When Vince Dooley retired after the 1988 season, capping a splendid 25-year Georgia coaching career with a record of 201 wins, 77 losses and 10 ties – with a national championship, six SEC championships and 20 bowl appearances under his belt – things didn’t go quite as well for the Bulldogs’ program over the following 11 seasons.
Certainly, both Ray Goff and Jim Donnan did some very good things in their head coaching tenures at Georgia but, they weren’t able to take the Bulldogs back to the SEC championship. But then Mark Richt assumed the head coaching reins in 2001 and in just his second year at the helm, Richt’s 2002 Dawgs gave the fanbase its first SEC title in 20 years … since Georgia won its third consecutive conference championship in Herschel Walker’s final UGA season in 1982. Richt would go on to chalk up a 145-51 won-loss record in his 15 seasons as head coach, along with two SEC championships. His winning percentage of .740 ranks first among all Georgia coaches over 15 seasons.
Putting the Georgia program back on a steady winning course and becoming a yearly championship contender, Richt’s coaching time in Athens set the stage for even loftier things to come under a coach named Kirby Smart, who assumed the head coaching post in 2016.
Thus, in the last 32 years or so, the fans of Dawg Nation have ridden the proverbial roller-coaster at times. Georgia lost nine straight times to Tennessee (1989-97) and seven straight times to Florida (1990-96) and lost three of four to South Carolina in the late 1980s-early 90s. Then there were a few tough losses to Vanderbilt and Georgia Tech during that period. Yet, this generation of Bulldog fans didn’t give up and their aspirations and national championship hopes were finally all realized in the recently-completed 2021 season when Smart piloted Georgia to the program’s first national title since 1980.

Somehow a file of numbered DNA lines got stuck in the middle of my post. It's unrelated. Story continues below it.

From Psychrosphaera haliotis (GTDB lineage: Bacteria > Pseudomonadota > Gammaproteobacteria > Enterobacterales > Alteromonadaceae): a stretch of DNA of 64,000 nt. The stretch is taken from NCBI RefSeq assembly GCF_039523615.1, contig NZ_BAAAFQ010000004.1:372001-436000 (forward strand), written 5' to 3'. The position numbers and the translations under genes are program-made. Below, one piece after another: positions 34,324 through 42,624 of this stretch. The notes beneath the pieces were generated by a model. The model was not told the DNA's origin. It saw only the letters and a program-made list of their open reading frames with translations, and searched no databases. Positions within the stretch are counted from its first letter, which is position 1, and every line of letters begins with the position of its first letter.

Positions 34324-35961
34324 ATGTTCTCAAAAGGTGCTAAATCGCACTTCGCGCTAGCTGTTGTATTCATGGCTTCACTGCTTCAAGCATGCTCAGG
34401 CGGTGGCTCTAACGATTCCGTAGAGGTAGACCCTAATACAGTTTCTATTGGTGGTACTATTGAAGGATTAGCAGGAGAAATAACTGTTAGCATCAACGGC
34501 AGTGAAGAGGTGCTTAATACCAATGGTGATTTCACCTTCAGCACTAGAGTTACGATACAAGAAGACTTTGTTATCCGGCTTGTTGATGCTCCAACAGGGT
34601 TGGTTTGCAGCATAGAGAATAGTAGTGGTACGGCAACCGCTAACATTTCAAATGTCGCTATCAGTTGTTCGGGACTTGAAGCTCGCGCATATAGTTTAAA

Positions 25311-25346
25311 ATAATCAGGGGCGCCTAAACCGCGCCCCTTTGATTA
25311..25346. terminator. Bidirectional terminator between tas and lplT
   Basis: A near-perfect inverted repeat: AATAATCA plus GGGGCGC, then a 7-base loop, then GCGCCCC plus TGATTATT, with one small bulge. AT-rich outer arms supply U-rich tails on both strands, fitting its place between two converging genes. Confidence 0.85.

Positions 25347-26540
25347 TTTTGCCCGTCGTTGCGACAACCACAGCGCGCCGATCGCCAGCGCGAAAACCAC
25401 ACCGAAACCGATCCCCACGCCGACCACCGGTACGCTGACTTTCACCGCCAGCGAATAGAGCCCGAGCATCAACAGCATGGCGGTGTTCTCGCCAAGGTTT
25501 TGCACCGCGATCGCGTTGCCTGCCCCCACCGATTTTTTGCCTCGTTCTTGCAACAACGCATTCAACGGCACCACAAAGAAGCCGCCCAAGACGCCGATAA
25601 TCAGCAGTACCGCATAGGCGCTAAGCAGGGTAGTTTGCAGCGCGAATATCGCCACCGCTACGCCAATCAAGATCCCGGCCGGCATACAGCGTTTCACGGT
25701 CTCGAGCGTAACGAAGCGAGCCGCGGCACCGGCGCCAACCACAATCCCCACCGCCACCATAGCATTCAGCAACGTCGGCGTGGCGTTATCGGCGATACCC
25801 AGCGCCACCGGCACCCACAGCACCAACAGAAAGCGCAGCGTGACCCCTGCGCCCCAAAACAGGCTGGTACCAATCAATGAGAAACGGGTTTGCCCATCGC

Here, Bulldawg Illustrated talks to three avid Georgia fans (one being former UGA player Des Williams) spanning three different decades, getting their opinions over the euphoria brought by the national championship win over Alabama and the state of the program today under Smart.
The Newer Dawg Fans
The UGA Spike Squad was established in 2010 and ever since then, the group has become an integral part of Georgia Football. The squad gets to the gate they enter about four hours prior to kickoff for their gameday tradition of painting their full bodies in Georgia colors before putting their signature-spiked shoulder pads on top. And when the gates to the stadium open two hours prior to kickoff, the Spike Squad leads the charge for the student section, where students all rush to save seats for the game. The squad occupies the first two rows of section 109 at every single Georgia home game, standing the entire game and feverishly cheering and urging the Dawgs on to victory.
Blake Davis is a fifth-year member of Georgia’s Spike Squad, who recently graduated from UGA and along with his fellow squad members, attended both the Bulldogs’ semifinal win over Michigan in the Orange Bowl and the team’s 33-18 pasting of old nemesis Alabama in the CFP National Championship game in Indianapolis.
Davis and the present UGA student body represent a young Bulldog fanbase that has, for the most part, been treated to unparalleled success by their team on the gridiron. Still, under their watch, the students hadn’t ever tasted the sweet fruits of a national championship…until January 10, 2022.
“We have seen the Bulldogs do extremely well in our time at Georgia,” said Davis. “We were able to go to the other national championship game (2017 loss to Alabama) that we don’t talk about so much. I was in my dress there, all painted up. Then we had 26 members of our squad in Indiana for this one, thanks to a bunch of donations we got from a number of Bulldog supporters. We asked for some donations after the Orange Bowl and we got enough money to get us all up there and get some student tickets for us. Jump to page 58.
“Everybody talks about when the clock hits zero, that was such a relief for me,” he said. “I felt very relieved. It felt almost like I had been trying to will them to win over the past few years with how hard we cheered and all the games we went to. It felt like I needed to be there to cheer them on and so having it happen and finally getting there …. earlier this season I had to come to the realization that no matter how bad I wanted it, I wasn’t on the field and I couldn’t will it to happen. But the way it came about, I thought, ‘can we will this to happen?’ If you want it bad enough, do dreams really come true? That’s kind of how it felt, seeing the whole thing come full circle.”